NYPD Harassment Stories: "Bitches Like You" Get Away With Everything

In July, a man was assaulted by police offers for allegedly falling asleep on the train on his way home from work. "For what?!" the man yells repeatedly, as officers attempt to cuff him. "I ain't do shit...I just wanna go home." The pain and distress in his voice are audibly clear, and the reasons for which he is being arrested seem arbitrary at best. "Record all of this, please!" he says to others on the subway car. This incident would seem outrageous if the occurrence of police officers abusing their power—a power, we should not forget, that is entrusted to them by the public—weren't so commonplace in New York City.

As part of an ongoing series, Gawker is publishing stories from New Yorkers who have been victims of, or witnesses to, police harassment and brutality by the NYPD. Police brutality, which we believe should be treated as a national crisis, is not limited to streets of New York or Los Angeles. But examining the actions of the country's largest and most famous police force, and giving a voice to the victims of its violence, is a start.

The 4 Train

The incident happened about 2 years ago to my husband. My husband is a Dominican of dark complexion. He was exiting the 4 train in the Bronx after a long day of work, at the time he was working security. He saw some one he knew being stopped by the cops made eye contact with the police and kept it moving. He was almost to our apartment building when the same 4 police officers spotted him. The cops asked him where he was going and what he was doing in the area. He told them he was going home. One of the officers ordered him against the wall and said they were going to search him. My husband asked what the reason was but complied being familiar with being brown and dealing with the cops. Two more officers then grabbed each one of his arms while the next hit him in the stomach 3 times telling "next time you see us doing our job you should mind your fucking business". They took his ID card and left the scene. My husband called to report it but obviously no one ever showed up. Some one mailed his ID to us 2 months later saying they had found it on the street.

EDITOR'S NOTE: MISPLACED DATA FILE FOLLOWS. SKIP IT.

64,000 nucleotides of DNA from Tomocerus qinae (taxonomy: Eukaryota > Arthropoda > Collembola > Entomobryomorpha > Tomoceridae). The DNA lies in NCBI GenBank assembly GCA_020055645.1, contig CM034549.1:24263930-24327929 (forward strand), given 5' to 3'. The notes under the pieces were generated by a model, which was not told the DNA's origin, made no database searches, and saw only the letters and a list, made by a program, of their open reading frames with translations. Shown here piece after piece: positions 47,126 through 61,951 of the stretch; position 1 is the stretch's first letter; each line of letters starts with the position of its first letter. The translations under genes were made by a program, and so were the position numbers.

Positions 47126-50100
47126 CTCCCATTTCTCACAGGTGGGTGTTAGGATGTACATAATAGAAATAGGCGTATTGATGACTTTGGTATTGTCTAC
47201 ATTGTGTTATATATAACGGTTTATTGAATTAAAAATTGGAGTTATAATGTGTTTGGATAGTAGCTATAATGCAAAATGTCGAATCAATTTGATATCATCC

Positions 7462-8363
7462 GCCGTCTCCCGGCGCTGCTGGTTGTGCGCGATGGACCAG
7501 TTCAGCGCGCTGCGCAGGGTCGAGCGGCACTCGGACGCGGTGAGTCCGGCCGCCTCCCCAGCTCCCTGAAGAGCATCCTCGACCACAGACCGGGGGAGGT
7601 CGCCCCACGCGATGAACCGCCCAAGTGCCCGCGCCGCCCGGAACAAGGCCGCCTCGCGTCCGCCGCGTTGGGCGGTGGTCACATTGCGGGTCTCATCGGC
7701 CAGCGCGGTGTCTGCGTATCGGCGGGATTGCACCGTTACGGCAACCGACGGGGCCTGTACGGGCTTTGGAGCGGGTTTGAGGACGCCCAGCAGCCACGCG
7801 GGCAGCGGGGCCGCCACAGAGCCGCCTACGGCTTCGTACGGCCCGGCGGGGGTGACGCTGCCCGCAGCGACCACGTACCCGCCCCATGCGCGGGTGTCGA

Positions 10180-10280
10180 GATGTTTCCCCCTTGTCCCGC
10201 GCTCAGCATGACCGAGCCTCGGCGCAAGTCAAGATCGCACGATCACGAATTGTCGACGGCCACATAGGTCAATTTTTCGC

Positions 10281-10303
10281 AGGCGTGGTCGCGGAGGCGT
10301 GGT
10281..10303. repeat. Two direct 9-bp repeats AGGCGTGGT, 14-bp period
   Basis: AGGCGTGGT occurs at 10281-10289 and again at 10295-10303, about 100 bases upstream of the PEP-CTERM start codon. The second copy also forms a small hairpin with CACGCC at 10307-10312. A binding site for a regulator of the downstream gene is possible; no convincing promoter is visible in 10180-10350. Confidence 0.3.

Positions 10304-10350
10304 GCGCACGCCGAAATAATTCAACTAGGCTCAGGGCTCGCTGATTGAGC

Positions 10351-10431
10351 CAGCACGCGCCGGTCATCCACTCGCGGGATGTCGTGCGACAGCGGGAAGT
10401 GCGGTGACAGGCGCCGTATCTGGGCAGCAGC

This is typical for this section of the Bronx. We are policed by the 46th precinct.

West 4th Street Station